Andrea Leadsom: Gay couples should only have civil partnerships, I didn’t like marriage law
Conservative leadership candidate Andrea Leadsom says she “doesn’t like” the legislation that brought about equal marriage – and would have preferred it if gay couples only had civil partnerships.
Ms Leadsom, the MP for South Northamptonshire, had ‘positively abstained’ on the issue in 2013, voting both for and against same-sex marriage.
In an interview with ITV, the politician said she stood by her vote and “didn’t like” the law – suggesting gay couples should have remained restricted to civil partnerships.
She said: “The love of same-sex couples is every bit as valuable as opposite-sex couples, I’m absolutely committed to that.
“My own view is that marriage in the Biblical sense, from the many Christians who wrote to me, can only be between a man and a woman.
“I don’t agree with them… but what I do think is I would have preferred for civil partnerships to be available to heterosexual and gay couples, and for marriage to have remained as a Christian service for men and women who wanted to commit in the eyes of God.”
When the reporter points out that civil partnerships are not the same thing as marriage, she incorrectly insisted: “Civil partnerships are called marriage as well. Marriages are still marriages.”
Civil partnerships are a separate legal construct from marriage, and have an entirely separate and segregated status governed by the 2004 Civil Partnership Act.
Ms Leadsom continued: “The point is, the concern I had was the potential compulsion for the Church of England. I don’t think that the Anglican Church should be forced down a route where many Christians aren’t comfortable.”
Despite her claim, the Marriage (Same Sex Couples) Act actually places a specific legal ban on same-sex weddings within the Church of England, as part of a ‘quadruple lock’ drawn up in collaboration with religious leaders.
This was discussed at length both inside and outside Parliament at the time.
But Ms Leadsom continued: “The issue I have is around the consequences, and the very real hurt caused to many Christians who think that marriage in the Church can only be between a man and a woman.
“I think we’ve muddled the terms of marriage, civil partnership, church, registry office… I would have liked that to have been clarified.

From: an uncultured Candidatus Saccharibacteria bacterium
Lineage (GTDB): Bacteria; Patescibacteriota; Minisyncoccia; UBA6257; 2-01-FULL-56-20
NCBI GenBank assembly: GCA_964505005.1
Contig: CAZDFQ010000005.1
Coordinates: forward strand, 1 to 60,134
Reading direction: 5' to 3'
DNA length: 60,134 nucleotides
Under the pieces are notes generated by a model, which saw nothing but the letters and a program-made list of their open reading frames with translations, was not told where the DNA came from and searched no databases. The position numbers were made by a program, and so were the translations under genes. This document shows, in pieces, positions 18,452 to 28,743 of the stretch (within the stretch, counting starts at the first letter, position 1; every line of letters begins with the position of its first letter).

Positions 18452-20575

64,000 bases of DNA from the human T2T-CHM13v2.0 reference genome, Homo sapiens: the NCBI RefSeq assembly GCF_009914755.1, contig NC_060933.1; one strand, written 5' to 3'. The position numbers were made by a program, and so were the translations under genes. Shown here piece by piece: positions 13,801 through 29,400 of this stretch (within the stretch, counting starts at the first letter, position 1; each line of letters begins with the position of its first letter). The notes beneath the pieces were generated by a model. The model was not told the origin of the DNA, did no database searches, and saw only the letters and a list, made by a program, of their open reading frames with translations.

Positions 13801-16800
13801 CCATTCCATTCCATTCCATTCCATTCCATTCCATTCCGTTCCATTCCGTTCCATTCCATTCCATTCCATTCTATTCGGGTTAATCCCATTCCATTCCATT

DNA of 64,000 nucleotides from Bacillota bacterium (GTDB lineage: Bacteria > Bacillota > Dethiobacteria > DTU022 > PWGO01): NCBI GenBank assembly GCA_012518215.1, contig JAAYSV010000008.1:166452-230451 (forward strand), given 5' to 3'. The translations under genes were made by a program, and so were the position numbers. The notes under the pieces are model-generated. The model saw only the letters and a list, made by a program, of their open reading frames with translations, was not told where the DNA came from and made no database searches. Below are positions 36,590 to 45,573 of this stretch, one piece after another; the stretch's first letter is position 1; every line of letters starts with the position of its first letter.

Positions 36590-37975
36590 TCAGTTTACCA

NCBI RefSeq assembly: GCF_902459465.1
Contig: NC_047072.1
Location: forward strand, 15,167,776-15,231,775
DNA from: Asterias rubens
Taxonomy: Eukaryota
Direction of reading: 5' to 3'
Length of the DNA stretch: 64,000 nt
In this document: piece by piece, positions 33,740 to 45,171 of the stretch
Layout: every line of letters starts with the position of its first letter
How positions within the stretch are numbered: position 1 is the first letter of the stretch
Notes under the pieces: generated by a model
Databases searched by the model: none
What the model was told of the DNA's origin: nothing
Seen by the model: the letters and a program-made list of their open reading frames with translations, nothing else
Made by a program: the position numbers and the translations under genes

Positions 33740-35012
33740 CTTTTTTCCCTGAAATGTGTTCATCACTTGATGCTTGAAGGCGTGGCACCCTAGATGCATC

“I didn’t really like the legislation, that was the problem, but I support gay marriage.”
Ms Leadsom is the only candidate not to have responded to repeated requests from LGBTory about her stance on LGBT rights.
PinkNews reported earlier this week that Ms Leadsom once insisted straight adoptive parents should have priority over gay couples.
In a number of blog posts on her official website, Ms Leadsom called for a system that would give heterosexual couples ‘priority’ in the adoption process.
Raising a case of children put up for adoption in a post from 2009, she wrote: “There’s a truly unbelievable story in the paper today, that a young brother and sister, whose mother is a heroin addict, have been turned down for adoption by their own grandparents, because they are deemed too old, even though neither has yet turned 60.
“If that weren’t enough, the siblings are now to be adopted by two complete strangers against the wishes of the grandparents. Following adoption, they will then be ‘allowed’ 2 visits to their grandchildren each year.
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“And as if that weren’t enough, the two strangers are a gay couple, who have been selected ahead of several heterosexual couples.”
In a separate post from 2007 about adoption, Ms Leadsom suggested a ‘points-based’ adoption system that gives preference to “a married man and woman as potential adopters”.
She wrote: “There may be a statistically strong case for preferring a married man and woman as potential adopters, and I would be in favour of a ‘points’ system for potential adopters, that took into account the statistical success rate of their particular profile (e.g. married, divorced, single, gay etc).”
Though she warned against “letting Catholic adoption agencies be exempt from the anti-discrimination laws”, she added: “When you look at the statistics, the Catholic adoption agencies have been very successful in placing children, and this may be to do with the fact that many of the children have been placed with a woman and a man who are in a strong marriage.
“The problem is that we all know that statistics only tell half the story. I certainly know of a gay couple, who, if they had a child, would be wonderfully loving and kind parents.
“If we are serious about putting the children first, rather than wringing our hands over the perceived rights of adults, then we should not rule out any type of family for any reason other than their individual and specific suitability as adoptive parents.
“The rights of gay adults to adopt, and the rights of Catholics to refuse to consider them, should not come into this.”
Ms Leadsom was a Conservative candidate at the time of the posts, but was not elected to Parliament until 2010. She has not raised the issue since.